Following the HRD debacle, Modi government went in for a confrontation with Nobel laureate Amartya Sen. Harvard economist Sen not only quit as the chancellor of Nalanda University citing political interference but has also spoken out extensively in the media regarding the imposition of certain political thoughts by Modi government. That political thought is none other than Hindutva. That’s the reason why academics like YS Rao have been appointed to head the Indian Council of Historical Research. Such appointments are aimed towards the “fictionalisation” of history as termed by noted historian Irfan Habib.

There is a great desire among Hindutva ideologues to rewrite history from a supposedly Indian perspective. Prime Minister Modi himself appears to be a part of the plot as he has mentioned how Lord Ganesha underwent plastic surgery to get an elephant head. Lokesh Chandra, a new recruit at the Indian Council of Cultural Relations, has gone one step further and called Modi a “reincarnation of God”. Such sycophancy coupled with tales of mythology concerning flying machines in ancient India has turned us all into a laughing stock infront of the whole world.

The appointment of Gajendra Chauhan as the Chairman of Film & Television Institute of India (FTII) has made matters worse. Academic activity has been crippled at the Pune-based institute and the students are undertaking nationwide protests. These agitations should serve as a lesson for Modi sarkaar. In academia, merit matters and it cannot be replaced with right wing political affiliation or overt Hindutva leanings. The mess at FTII needs to be done away with the revocation of Chauhan’s appointment as chairman and the government should simultaneously ensure that transparency is maintained during the appointment of Vice Chancellor of University of Delhi during the coming months.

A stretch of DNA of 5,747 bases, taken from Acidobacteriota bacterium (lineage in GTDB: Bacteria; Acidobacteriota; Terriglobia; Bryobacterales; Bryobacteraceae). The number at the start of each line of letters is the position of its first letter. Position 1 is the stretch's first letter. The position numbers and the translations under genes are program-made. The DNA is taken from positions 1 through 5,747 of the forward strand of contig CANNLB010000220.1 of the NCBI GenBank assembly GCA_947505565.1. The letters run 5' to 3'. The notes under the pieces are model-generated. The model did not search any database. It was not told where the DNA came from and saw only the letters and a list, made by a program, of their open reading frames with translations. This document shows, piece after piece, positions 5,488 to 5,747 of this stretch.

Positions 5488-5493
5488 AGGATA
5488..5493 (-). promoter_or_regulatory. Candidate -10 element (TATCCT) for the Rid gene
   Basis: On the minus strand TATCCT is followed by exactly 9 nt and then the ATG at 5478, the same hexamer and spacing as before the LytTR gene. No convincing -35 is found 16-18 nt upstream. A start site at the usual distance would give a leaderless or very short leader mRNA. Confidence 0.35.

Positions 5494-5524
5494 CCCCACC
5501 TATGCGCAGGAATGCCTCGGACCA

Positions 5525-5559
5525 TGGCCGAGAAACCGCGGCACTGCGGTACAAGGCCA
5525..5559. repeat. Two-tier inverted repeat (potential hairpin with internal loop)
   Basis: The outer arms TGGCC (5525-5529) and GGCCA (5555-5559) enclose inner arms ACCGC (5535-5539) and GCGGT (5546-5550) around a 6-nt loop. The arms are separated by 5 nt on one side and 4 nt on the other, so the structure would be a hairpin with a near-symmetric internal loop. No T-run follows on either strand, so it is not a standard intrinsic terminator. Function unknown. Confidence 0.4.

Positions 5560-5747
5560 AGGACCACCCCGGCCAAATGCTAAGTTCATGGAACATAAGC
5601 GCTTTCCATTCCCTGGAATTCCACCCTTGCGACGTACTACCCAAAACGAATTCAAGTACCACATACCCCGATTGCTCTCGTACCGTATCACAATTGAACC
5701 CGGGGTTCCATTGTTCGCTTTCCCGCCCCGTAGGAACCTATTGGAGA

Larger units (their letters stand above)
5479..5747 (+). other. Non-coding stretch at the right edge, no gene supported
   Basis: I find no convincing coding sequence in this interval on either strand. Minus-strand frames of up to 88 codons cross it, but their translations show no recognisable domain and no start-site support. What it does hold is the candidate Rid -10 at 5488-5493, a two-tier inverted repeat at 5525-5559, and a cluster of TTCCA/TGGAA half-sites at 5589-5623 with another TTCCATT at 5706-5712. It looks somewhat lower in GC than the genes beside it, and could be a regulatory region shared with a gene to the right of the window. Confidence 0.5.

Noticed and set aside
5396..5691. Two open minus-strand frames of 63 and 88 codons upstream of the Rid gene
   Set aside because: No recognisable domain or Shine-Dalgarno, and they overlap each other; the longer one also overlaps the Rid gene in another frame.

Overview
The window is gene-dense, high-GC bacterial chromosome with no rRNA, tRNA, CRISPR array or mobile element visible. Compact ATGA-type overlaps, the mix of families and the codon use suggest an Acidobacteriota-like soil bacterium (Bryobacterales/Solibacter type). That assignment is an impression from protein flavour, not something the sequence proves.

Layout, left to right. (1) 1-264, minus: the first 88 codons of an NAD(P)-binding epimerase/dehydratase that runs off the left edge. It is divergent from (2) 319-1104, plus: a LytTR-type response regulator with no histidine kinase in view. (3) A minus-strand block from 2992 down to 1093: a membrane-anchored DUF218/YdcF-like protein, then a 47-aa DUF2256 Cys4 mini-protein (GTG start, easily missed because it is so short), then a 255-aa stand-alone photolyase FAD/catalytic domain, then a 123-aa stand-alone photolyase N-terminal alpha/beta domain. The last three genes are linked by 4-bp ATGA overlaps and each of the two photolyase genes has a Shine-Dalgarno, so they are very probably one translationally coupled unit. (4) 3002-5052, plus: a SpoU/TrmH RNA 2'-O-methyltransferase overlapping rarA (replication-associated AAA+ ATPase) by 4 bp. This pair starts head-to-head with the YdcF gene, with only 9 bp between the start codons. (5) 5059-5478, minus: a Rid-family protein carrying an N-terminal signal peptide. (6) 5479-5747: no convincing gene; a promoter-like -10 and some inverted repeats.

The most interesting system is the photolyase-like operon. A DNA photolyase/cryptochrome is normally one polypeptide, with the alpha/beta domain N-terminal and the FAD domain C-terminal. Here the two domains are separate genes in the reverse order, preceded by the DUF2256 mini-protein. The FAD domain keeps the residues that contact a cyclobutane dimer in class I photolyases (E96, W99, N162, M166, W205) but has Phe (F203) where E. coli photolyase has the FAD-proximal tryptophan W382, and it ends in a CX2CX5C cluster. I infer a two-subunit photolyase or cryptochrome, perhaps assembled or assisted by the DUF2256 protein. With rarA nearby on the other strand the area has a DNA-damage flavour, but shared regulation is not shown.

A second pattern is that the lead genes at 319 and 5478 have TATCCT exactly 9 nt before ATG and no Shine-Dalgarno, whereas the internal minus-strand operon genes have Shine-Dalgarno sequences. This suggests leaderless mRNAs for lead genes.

Delhi University happens to be the numero-uno university in the country, an accolade which was bestowed on it for the third consecutive year by India Today Group-Nielsen Best Universities Survey 2015. The affiliate colleges of Delhi University attract the best and most aspirational students from across the country. But DU has its own set of challenges. There is a need to develop parity between on-campus and off-campus colleges. Every constituent college of the university should be the flagship college of the varsity in its own way and that will require dogged development efforts on the part of the new vice chancellor.